Isla Grande is a small island off the coast of Brazil with gorgeous beaches, tons of hikes, and no cars allowed. Sign us up!
The island is undeveloped because it has historically been home to some undesirable inhabitants. It was once home to a leper colony and then later the site of a top security prison. The prison, which housed the most dangerous criminals, was closed in 1994. Once rid of these less than ideal citizens, the island’s pristine beauty, unspoiled nature, and convenient yet isolated location made it a perfect tourist destination.
We stayed at Tropical Mountain House, which was a 20-minute jungle hike from the port. It’s a charming place with private suites, a hammock-filled porch with ocean view, and a well-stocked kitchen. Perfect for us! We hiked to amazing beaches, yoga’d, caught up on writing, and Ryan reread Treasure Island in one sitting. A perfect vacation to energize us for the next portion of our trip.
After Isla Grande we took a ferry to delightful Paraty—a UNESCO World Heritage Site and picturesque colonial town. The grid layout of cobble-stoned streets shows whitewash buildings with colorful trimmings that contrast beautifully with the dark wood.
We stayed in the family run Hotel Solar dos Gerânios, a restored mansion from the early 1900s. It had a lobby we want to mimic in our library one day and rooms overlooking the town square. We loved it so much we extended our stay a night, and then another night! We toured the town, ate in the delicious restaurants, and went on an island hopping tour to the neighboring beaches.
But we had to move on eventually and make our way to Sao Paulo. We had low expectations for this city—it’s the business hub of Brazil with a lackluster reputation. Maybe it was our low hopes, but we were pleasantly surprised by Sao Paulo! We stayed at Sampa Hostel, which has simple clean rooms and really cool art around it. Plus, the neighborhood Vila Madalena can’t be beat for restaurants and nightlife.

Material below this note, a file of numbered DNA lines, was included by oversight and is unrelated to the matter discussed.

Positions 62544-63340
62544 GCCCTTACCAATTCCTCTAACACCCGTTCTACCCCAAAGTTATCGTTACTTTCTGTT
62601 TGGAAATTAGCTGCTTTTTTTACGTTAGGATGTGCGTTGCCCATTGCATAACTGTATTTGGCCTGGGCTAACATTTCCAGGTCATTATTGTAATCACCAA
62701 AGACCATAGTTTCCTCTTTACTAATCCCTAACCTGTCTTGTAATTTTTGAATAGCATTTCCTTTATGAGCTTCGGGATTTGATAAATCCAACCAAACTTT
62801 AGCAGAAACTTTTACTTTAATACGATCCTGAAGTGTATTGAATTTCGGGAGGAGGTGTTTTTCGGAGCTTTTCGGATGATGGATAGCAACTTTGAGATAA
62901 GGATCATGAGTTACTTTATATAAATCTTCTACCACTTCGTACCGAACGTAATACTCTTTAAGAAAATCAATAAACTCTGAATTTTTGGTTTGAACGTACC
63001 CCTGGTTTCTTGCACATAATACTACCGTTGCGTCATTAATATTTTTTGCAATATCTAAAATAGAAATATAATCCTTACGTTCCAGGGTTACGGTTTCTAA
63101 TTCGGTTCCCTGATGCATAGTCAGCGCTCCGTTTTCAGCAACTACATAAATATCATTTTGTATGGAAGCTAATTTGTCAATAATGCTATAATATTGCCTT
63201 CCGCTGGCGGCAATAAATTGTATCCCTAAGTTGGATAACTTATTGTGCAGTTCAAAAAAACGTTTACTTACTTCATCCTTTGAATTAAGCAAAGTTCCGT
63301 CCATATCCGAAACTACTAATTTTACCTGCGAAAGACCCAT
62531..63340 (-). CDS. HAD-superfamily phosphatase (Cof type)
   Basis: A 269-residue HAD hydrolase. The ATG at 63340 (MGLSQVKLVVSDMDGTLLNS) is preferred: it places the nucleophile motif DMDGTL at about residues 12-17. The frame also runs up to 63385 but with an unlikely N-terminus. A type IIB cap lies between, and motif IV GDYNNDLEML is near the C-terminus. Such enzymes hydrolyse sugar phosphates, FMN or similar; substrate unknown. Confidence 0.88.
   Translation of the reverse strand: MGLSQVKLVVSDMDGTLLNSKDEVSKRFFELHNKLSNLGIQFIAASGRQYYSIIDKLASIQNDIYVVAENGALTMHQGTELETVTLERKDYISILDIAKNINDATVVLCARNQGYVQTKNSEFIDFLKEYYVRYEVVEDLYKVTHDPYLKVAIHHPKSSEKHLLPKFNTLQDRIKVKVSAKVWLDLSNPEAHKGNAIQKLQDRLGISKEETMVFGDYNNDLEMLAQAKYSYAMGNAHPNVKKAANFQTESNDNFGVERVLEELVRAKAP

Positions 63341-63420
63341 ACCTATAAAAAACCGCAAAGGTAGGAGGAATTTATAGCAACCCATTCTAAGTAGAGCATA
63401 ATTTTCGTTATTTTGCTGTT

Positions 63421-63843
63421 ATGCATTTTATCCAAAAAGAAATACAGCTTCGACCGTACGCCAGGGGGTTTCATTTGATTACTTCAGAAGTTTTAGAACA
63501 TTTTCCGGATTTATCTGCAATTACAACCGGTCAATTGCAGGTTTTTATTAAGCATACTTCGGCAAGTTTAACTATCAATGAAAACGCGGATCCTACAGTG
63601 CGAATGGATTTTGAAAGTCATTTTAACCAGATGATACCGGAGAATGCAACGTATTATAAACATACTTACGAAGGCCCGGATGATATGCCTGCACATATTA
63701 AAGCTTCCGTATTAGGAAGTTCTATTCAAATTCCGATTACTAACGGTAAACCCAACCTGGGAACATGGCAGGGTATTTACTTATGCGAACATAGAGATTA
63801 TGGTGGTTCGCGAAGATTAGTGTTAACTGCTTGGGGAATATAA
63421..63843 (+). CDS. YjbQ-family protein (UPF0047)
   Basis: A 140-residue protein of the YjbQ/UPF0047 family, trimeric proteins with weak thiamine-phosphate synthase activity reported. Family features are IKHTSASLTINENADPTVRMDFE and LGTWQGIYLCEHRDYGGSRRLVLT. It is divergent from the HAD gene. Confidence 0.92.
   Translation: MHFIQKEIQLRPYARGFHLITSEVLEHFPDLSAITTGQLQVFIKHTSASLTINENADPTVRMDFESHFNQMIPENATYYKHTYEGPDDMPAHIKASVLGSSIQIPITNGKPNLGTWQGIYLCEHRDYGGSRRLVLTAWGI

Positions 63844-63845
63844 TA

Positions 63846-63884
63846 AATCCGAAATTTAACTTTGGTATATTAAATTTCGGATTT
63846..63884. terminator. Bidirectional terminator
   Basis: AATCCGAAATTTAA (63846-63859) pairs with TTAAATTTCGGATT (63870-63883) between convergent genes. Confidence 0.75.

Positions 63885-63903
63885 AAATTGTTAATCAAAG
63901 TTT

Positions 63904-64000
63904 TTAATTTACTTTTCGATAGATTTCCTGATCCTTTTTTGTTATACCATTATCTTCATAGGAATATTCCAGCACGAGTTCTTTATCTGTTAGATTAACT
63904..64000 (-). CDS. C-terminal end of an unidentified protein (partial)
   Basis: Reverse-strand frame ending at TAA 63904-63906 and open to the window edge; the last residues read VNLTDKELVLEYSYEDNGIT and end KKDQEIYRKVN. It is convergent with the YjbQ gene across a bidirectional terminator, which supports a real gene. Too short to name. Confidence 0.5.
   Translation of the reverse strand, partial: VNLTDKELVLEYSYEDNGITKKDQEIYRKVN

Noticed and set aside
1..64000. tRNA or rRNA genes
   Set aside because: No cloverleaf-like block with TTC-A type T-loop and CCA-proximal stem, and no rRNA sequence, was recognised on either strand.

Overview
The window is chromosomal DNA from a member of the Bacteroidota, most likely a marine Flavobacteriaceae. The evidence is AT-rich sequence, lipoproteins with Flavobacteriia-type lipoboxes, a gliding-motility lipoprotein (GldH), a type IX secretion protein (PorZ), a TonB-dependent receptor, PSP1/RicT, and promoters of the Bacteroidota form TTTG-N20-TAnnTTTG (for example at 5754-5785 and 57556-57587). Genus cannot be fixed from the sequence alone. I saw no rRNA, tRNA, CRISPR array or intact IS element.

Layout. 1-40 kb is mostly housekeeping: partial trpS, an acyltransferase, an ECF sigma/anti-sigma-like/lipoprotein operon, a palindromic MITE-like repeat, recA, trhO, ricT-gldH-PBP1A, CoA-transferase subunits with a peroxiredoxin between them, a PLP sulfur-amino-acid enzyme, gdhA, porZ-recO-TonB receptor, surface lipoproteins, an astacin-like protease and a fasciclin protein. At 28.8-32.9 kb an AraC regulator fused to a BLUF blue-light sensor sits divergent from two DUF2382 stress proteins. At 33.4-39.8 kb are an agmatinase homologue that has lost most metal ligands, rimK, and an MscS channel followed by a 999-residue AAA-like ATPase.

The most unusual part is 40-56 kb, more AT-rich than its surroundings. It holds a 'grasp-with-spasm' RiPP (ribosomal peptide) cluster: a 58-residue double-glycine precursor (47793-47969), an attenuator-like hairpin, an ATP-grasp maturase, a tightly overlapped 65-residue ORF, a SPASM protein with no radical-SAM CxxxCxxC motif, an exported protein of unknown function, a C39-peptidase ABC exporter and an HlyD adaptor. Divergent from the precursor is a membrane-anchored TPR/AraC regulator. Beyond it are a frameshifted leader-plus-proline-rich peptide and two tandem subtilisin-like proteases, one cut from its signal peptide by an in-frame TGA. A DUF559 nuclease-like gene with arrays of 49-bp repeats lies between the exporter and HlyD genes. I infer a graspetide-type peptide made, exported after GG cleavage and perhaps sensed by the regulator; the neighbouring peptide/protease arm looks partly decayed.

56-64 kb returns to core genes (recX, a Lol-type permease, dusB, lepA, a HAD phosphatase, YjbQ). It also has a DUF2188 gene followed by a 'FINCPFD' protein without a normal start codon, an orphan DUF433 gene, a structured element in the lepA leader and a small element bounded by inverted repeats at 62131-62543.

Sao Paulo has a surprisingly clean and doable subway system that we used to its full advantage. We first went to the Museum of Immigration, which not only highlights Sao Paulo’s role in immigration for South America, but also gives a fascinating perspective on pioneers and immigrants throughout history. The museum put us in the shoes of immigrants and, as we constantly move from one place to the next, we could identify with the need and fear of discovering a new home (of course recognizing our trip is much less stressful!).
We continued on our self-guided walking tour to the spectacular Theatro Municipal. Considered Sao Paulo’s most splendid construction, the theater was built in the early 1900s and is still used today.
We next walked to the Mercado Municipal, a covered market with any local food you could wish for. The market was designed as an old train station, which has a gorgeous setup that also happened to be a delicious spot for lunch!
Our time in Sao Paulo was very brief, but we had places to get to! In particular, magnificent Iguaçu Falls!